generic-headshot-femaleJenny Miller, Specialist for the Deaf and Hard of Hearing

Worked at DRS for over 10 years Certified Sign Language Interpreter for over 20 years with Specialties in the Legal, Mental Health and Vocational Rehabilitation settings Member of the Colorado Association of the Deaf and the Colorado Registry of Interpreters for the Deaf Associates Degree in Interpreting, Bachelors degree in Political Science.


generic-headshot-female

 

 

 

Terry Ellis, Administrative Assistant/Volunteer Coordinator


 Loveland Staff

Dave_2_AdustedDave McDanal, Branch Manager/Case Manager

30 years working in Human Services including: Denver Public Schools- Special Education Bethphage/Mosaic-Management Boulder County Enterprises-Case Worker Disabled Resource Servies-Job Coach, Employment Coordinator, Case Manager, Ft. Collins Loveland Office Manager AT&T-Utility Worker, Lineman; BA in History, Metropolitan State College.

 


Denise Meyer, Case ManagerDenise Website Pic

I am currently a case manager at Disabled Resource Servies in the Loveland office and I advocate for individuals will all types of disabilities. My previous work experience includes serving the community in Big Bear Lake, California for over 15 years, as a counselor/legal advocate for victims of domestic violence and sexual assault. I hold a Masters of Science in Psychology and a Masters of Science in Administration of Justice and Security. Over the years, I have earned many certificates and awards in various areas from mediation to anger management. In my personal life; I enjoy boating, gardening, shopping, and spending time with my family.


generic-headshot-female Cindy Montgomery, Loan Closet Technician (Loveland and Fort Collins Office)

 

 

 

 

 


 Off-Site Staff

generic-headshot-femaleKaren Norton, “Vision Matters After 55″ Program Coordinator

The “Vision Matters After 55” Program Mission Statement is to ensure all seniors, age 55 and older, have access to low-vision/blindness services and resources. None of us plan to lose their eyesight later in life as I did, to feel isolated by blindness, and none of us is born knowing how to navigate the emotional aspects of vision loss.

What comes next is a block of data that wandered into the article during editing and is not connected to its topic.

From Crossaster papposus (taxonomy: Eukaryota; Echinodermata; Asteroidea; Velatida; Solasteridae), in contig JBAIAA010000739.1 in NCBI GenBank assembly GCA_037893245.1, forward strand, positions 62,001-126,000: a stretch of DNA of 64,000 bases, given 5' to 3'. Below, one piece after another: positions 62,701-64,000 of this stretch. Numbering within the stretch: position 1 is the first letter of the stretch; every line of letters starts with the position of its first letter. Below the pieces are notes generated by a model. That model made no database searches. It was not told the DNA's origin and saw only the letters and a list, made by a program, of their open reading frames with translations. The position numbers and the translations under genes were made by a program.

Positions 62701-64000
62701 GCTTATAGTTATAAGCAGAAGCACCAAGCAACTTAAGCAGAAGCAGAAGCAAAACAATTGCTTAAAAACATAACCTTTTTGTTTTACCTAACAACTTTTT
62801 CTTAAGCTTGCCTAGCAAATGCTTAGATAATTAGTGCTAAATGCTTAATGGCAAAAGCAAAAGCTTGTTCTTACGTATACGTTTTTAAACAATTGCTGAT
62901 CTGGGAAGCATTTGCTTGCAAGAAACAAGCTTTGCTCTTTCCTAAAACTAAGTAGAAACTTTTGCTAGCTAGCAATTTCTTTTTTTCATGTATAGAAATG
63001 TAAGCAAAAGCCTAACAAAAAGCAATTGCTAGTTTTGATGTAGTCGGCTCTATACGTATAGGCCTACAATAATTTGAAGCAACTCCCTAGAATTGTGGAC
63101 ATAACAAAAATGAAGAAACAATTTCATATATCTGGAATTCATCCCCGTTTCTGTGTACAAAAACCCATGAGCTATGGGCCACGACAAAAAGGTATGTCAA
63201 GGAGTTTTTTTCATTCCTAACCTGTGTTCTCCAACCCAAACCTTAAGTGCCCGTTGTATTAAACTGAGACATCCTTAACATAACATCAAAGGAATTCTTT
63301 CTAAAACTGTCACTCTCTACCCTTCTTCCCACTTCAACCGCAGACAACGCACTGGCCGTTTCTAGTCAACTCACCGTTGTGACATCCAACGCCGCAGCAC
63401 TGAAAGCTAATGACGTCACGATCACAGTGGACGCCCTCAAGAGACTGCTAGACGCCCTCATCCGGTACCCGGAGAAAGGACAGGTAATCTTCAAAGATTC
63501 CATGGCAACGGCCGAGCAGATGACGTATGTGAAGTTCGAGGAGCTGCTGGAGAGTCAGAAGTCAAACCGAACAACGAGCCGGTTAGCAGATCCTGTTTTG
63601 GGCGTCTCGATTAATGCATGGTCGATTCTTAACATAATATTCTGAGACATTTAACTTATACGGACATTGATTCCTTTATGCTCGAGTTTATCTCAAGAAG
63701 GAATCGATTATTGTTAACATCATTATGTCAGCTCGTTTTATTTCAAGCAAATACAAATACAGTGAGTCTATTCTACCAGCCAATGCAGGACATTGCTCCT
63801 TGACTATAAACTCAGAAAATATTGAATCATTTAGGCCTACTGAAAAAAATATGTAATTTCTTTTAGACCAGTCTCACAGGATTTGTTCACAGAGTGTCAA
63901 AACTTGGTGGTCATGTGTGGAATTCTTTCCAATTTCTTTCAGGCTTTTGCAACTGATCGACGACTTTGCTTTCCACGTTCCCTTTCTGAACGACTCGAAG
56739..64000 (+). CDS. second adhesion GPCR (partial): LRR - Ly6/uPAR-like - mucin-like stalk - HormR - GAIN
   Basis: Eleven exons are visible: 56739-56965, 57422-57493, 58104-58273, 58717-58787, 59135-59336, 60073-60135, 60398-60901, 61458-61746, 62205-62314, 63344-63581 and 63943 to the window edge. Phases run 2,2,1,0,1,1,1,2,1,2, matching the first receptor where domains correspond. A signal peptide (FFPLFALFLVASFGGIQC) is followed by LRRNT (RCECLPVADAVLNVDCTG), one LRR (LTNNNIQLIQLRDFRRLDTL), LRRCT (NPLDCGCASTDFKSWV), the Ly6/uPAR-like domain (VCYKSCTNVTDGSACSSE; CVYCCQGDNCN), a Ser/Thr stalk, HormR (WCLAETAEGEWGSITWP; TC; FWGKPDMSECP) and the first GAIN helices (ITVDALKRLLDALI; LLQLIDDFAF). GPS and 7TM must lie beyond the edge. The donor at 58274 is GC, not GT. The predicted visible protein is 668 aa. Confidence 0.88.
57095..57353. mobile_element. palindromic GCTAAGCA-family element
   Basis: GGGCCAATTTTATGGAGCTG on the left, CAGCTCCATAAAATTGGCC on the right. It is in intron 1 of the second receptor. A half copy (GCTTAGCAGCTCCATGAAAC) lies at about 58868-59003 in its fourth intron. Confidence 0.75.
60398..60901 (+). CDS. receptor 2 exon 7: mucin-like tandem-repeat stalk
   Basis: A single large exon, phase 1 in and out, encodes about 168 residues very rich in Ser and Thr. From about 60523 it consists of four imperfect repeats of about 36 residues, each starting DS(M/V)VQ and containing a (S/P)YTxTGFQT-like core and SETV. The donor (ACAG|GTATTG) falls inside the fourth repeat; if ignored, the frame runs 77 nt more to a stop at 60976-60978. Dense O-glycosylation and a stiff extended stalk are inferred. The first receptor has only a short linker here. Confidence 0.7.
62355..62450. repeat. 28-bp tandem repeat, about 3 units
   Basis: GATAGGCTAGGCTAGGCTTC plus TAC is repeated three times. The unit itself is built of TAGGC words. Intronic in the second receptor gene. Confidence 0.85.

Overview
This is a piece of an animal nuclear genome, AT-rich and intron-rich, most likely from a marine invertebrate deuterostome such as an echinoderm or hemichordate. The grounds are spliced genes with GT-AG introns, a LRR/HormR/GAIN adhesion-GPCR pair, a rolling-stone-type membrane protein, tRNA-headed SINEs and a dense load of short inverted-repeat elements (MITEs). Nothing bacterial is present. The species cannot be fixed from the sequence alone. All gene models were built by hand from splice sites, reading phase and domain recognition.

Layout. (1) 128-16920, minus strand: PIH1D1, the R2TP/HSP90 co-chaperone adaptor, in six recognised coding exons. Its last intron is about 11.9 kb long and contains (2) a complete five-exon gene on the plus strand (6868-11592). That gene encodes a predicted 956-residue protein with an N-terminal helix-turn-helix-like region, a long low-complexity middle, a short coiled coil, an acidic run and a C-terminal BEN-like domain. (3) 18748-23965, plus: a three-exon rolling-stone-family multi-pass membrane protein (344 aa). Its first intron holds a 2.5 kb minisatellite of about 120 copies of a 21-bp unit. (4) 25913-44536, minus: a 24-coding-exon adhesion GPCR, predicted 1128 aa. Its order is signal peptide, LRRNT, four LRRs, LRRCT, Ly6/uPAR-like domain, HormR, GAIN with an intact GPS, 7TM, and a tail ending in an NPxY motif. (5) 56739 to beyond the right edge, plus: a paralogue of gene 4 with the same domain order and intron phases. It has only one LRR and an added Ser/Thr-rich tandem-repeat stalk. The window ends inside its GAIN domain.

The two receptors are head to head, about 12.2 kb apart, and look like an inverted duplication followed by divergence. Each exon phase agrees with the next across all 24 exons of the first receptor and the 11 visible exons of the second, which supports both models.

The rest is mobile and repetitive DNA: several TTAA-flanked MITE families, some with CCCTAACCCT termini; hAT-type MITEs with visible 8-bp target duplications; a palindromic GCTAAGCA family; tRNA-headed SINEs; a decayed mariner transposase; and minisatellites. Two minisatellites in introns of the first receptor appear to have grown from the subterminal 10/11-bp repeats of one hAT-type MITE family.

I lost most of my usable eyesight in my late twenties.  I learned to manage and muddle through, my family survived the ups and downs of my frustrations; especially, when I had to give up driving, transitioned from working as an L.P.N. specializing in geriatric and emergency care services, doing many types of jobs until I found DRS and the possibilities that led to becoming Coordinator for “Vision Matters After 55” Program. I again moved through all of the life changes inherent to losing eyesight, like learning to work again using assistive technology, using a white cane and a guide dog, and giving up driving (that one was hard).

I struggled through 15 years not knowing the services/resources availed for people who have low-vision or are blind.  Thus, our Mission Statement was developed to not have anyone struggle for lack of knowing, to enable coping, to encourage peer mentoring, guide families and friends to understand the life changes inherent to vision loss and, most of all, to lead by example. There IS life after vision loss and, if I can do it, I know you can too!


generic-headshot-femaleSharon Bottoms, “Vision Matters After 55″ Program Activities Facilitator


1010393_10205296298435526_2001408604773039715_nTerran Watson, “Vision Matters After 55″ Program Community Outreach & Program Advocate

Even though I was born and raised in Texas, I’m truly a Colorado girl. I love working with different people from all walks of life. And what’s even better than meeting people-is getting to know their story. In Texas, I worked with Alzheimer’s and dementia patients, and now that the “Vision Matters After 55 Program” found me, I’m able to help people in a completely different way. Although I’m sighted, hopefully one day I will be considered “blind at heart” by the many people who touch our hearts in the “Vision Matters” Program.